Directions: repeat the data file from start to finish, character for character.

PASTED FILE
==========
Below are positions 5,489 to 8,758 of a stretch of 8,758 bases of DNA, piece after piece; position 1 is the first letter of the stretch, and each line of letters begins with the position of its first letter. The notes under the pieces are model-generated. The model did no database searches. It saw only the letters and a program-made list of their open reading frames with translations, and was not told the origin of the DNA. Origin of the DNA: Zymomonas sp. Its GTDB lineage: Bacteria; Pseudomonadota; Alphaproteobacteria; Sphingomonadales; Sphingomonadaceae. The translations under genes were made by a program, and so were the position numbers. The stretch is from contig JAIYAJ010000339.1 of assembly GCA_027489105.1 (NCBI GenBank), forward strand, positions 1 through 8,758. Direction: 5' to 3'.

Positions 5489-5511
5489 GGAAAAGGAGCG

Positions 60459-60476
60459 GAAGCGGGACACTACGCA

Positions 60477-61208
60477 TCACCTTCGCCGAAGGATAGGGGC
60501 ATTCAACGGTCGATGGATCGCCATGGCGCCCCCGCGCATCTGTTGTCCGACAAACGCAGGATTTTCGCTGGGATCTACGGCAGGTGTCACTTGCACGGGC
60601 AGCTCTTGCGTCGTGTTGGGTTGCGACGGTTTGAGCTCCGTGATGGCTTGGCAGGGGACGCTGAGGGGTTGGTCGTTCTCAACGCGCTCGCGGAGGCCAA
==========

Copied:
Below are positions 5,489 to 8,758 of a stretch of 8,758 bases of DNA, piece after piece; position 1 is the first letter of the stretch, and each line of letters begins with the position of its first letter. The notes under the pieces are model-generated. The model did no database searches. It saw only the letters and a program-made list of their open reading frames with translations, and was not told the origin of the DNA. Origin of the DNA: Zymomonas sp. Its GTDB lineage: Bacteria; Pseudomonadota; Alphaproteobacteria; Sphingomonadales; Sphingomonadaceae. The translations under genes were made by a program, and so were the position numbers. The stretch is from contig JAIYAJ010000339.1 of assembly GCA_027489105.1 (NCBI GenBank), forward strand, positions 1 through 8,758. Direction: 5' to 3'.

Positions 5489-5511
5489 GGAAAAGGAGCG

Positions 60459-60476
60459 GAAGCGGGACACTACGCA

Positions 60477-61208
60477 TCACCTTCGCCGAAGGATAGGGGC
60501 ATTCAACGGTCGATGGATCGCCATGGCGCCCCCGCGCATCTGTTGTCCGACAAACGCAGGATTTTCGCTGGGATCTACGGCAGGTGTCACTTGCACGGGC
60601 AGCTCTTGCGTCGTGTTGGGTTGCGACGGTTTGAGCTCCGTGATGGCTTGGCAGGGGACGCTGAGGGGTTGGTCGTTCTCAACGCGCTCGCGGAGGCCAA